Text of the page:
The dicalcium phosphate produced is separated by a centrifuge after the fourth reaction vessel and is then recycled to the second reaction vessel. The ammonium nitrate and calcium nitrate in the solution from the centrifuge is passed to the fifth reaction vessel for further processing.

In the third reaction vessel, recycle phosphoric acid, obtained as a portion of the phosphoric acid product, is introduced in an amount to dissolve the monocalcium phosphate. The temperature in the third reaction vessel will be somewhat above normal ambient temperature and preferably 40 to 45 C. Generally, a weight ratio of recycle acid to third reactor feed of 2.5 to 2.9 could be utilized to dissolve the monocalcium phosphate.

The solution is then passed through a. cation exchange system as given above in the first method (Reaction 6) with a portion of the product being recycled to the third reactor and the balance going to an evaporator for concentration. Following calcium regeneration (Reaction 7) the regeneration solution from the ion exchange system is passed to the fifth reaction vessel and mixed with the solutions from the centrifuge (used to remove dicalcium phosphate). The mixed solution is then treated with ammonia and carbon dioxide gases (Reaction 8) with separation of calcium carbonate from the ammonium nitrate solution in the same manner as previously given above for the first method. The amount of ammonia used may vary from 4.6 to 5.2% by weight, based on the weight of calcium nitrate solution, and the amount of carbon dioxide may vary from 5.4 to 5.8% by weight, based on the weight of calcium nitrate solution.

One advantage of the present processes is that it is unnecessary to ion exchange all of the calcium ions originally present in the phosphate rock. For example, approximately one-third of the calcium process by the process of FIG. 1 does not pass through the ion exchange system, as the filtrate from the second filter is not subsequently ion exchanged. The process of FIG. 2 allows two-thirds of the calcium present in the first reactor to be processed without passing through the ion exchange system. Because of this reduction in the total amount of calcium fed to the ion exchange system, much smaller ion exchange columns may be utilized, resulting in easier process control and greater economy.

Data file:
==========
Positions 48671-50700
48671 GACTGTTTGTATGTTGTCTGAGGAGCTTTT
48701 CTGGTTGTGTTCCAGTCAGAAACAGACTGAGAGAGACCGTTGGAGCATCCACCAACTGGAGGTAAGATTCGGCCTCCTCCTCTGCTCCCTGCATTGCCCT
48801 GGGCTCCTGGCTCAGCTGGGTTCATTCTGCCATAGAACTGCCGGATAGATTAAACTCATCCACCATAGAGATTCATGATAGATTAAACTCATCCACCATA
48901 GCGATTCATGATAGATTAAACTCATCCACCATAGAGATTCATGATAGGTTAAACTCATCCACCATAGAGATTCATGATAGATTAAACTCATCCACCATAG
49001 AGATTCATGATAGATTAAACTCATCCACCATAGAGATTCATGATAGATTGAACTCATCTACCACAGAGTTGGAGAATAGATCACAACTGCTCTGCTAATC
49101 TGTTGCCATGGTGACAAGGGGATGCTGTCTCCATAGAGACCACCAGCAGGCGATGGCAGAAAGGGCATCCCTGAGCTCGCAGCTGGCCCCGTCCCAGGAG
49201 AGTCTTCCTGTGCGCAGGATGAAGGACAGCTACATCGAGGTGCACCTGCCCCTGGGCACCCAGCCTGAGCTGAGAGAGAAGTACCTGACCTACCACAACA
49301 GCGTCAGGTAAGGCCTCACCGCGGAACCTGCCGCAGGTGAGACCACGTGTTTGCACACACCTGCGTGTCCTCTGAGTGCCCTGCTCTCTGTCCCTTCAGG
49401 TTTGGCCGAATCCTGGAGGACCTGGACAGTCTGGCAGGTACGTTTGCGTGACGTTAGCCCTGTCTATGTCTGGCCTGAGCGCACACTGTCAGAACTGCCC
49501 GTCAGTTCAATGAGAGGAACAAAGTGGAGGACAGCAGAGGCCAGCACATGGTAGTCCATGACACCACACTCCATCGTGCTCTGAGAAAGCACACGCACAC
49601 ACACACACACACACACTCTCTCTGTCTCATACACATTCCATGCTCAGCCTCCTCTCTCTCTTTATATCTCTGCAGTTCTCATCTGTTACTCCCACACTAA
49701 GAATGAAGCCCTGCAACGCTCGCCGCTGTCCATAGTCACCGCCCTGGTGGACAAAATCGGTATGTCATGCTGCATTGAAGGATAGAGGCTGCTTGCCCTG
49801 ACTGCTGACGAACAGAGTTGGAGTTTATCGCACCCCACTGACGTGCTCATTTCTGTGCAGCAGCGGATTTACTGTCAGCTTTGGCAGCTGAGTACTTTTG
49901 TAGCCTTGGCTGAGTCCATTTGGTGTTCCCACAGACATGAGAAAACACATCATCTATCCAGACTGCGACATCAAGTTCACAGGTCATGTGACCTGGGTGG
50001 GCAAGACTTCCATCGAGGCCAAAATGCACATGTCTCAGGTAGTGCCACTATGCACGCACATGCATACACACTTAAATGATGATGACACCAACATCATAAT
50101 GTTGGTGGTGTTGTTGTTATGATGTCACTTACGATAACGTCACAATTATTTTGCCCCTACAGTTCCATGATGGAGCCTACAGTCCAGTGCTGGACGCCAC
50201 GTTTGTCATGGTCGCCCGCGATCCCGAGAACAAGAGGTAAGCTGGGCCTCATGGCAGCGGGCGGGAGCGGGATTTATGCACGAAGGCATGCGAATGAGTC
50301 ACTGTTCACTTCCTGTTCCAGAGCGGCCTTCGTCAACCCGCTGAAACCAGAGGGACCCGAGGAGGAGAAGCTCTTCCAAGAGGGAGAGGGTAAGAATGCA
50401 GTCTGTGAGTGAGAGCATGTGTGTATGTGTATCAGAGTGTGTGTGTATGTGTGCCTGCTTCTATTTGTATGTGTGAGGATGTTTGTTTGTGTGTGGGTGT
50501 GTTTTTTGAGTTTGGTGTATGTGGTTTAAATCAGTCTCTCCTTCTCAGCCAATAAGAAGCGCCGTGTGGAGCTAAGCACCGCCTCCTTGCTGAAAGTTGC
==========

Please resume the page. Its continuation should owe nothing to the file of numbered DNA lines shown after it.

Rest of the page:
An additional and major advantage of the present processes is that no undesired by-products are formed, other than the acid insoluble material which is discharged from the first filter. While most, if not all, of the prior phosphoric acid processes of the prior art produced, as unattractive by-products, either calcium chloride or calcium sulphate, the present processes produce, as valuable by-products, calcium carbonate and ammonium nitrate. The ammonium nitrate finds ready utility in such applications as the preparation of fertilizer solutions. The calcium carbonate, on the other hand, may be calcined and slaked to produce calcium hydroxide.

Example I This example relates to the preparation of phosphoric acid and related by'products from tricalcium phosphatecontaining minerals obtained from North Carolina and containing 33.0% P 0 by the process. of FIGURE 1. 303.7 parts of 33% phosphate containing rock, 6.0 parts of amorphous silica, 641.7 parts of nitric acid (based on HNO 172.8 parts of ammonia (based on 100% NH;.,), 124.2 parts carbon dioxide (based on 100% C0 592.8 parts of water, and 1468.5 parts of water in nitric acid solution were utilized as the raw starting materials.

7 The products produced by the process are 341.3 parts of 29.3% P 2479.2 parts of 32% NH NO 282.7 parts of CaCO (dry basis), 167.0 parts of vent gases and 39.5 parts of wet acid insoluble products.